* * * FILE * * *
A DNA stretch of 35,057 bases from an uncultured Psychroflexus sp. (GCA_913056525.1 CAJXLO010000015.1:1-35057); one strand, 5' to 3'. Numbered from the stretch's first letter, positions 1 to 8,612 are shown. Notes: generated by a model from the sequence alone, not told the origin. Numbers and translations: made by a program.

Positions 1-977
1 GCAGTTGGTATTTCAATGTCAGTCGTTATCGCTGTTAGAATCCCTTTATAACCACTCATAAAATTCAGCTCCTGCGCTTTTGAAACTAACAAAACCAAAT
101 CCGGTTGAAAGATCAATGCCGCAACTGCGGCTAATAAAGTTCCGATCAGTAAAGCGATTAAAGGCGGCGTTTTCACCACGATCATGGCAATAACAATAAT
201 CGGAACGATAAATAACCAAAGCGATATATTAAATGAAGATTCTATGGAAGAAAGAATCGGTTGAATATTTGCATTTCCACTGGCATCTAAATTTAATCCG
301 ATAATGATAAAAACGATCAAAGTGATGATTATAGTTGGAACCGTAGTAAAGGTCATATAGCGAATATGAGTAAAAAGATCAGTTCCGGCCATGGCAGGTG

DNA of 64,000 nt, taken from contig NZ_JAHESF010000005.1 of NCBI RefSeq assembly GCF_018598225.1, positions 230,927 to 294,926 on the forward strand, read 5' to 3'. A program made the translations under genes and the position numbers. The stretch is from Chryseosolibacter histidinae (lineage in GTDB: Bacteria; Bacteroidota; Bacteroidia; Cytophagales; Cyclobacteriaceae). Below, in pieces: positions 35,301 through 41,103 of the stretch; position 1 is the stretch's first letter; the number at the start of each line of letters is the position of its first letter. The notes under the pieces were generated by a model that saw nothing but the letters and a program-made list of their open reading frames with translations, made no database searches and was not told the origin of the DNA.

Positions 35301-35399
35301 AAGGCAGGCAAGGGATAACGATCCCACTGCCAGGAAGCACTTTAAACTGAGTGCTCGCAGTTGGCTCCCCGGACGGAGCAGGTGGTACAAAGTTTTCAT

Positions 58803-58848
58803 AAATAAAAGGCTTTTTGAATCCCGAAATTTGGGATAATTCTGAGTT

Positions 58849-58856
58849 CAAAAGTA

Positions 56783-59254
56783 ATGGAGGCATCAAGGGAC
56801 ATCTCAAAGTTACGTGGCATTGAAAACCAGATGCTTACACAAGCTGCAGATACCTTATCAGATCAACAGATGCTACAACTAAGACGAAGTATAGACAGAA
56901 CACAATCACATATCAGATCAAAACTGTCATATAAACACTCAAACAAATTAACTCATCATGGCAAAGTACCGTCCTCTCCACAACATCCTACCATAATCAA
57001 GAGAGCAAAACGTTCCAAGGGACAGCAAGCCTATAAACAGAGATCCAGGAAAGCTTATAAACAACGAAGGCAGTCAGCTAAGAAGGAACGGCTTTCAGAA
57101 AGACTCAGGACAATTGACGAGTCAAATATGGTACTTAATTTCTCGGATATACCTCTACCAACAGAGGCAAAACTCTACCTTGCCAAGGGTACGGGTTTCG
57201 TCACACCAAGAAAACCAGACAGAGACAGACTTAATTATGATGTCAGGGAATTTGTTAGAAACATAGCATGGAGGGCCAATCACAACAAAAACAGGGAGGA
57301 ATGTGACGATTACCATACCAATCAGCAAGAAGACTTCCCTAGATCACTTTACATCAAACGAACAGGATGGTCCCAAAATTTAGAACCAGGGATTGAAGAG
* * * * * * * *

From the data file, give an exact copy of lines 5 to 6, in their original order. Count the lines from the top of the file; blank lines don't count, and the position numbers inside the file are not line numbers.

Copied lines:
201 CGGAACGATAAATAACCAAAGCGATATATTAAATGAAGATTCTATGGAAGAAAGAATCGGTTGAATATTTGCATTTCCACTGGCATCTAAATTTAATCCG
301 ATAATGATAAAAACGATCAAAGTGATGATTATAGTTGGAACCGTAGTAAAGGTCATATAGCGAATATGAGTAAAAAGATCAGTTCCGGCCATGGCAGGTG